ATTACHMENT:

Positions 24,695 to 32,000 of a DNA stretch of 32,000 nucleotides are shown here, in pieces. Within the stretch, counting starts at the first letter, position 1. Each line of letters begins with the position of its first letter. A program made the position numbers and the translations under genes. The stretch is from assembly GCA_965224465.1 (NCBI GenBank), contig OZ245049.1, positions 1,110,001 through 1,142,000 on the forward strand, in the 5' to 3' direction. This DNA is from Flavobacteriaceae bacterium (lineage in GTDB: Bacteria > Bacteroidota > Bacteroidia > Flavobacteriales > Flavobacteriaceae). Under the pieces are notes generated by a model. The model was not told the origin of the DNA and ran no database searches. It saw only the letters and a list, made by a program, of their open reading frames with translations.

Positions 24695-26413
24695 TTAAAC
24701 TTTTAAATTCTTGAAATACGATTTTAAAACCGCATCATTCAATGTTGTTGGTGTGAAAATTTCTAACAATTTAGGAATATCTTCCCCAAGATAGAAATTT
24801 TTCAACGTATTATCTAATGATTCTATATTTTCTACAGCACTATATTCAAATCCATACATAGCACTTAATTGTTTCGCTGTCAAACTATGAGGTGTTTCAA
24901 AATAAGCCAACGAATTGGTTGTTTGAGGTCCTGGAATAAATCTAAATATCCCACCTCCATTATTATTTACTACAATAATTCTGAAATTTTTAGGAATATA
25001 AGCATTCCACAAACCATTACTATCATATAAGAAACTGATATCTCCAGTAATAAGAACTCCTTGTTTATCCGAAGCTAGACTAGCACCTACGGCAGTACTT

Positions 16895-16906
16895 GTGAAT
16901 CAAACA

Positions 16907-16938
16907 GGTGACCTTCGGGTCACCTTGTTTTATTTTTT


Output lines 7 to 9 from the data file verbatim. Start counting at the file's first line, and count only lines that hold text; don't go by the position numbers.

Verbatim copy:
25001 AGCATTCCACAAACCATTACTATCATATAAGAAACTGATATCTCCAGTAATAAGAACTCCTTGTTTATCCGAAGCTAGACTAGCACCTACGGCAGTACTT

Positions 16895-16906
16895 GTGAAT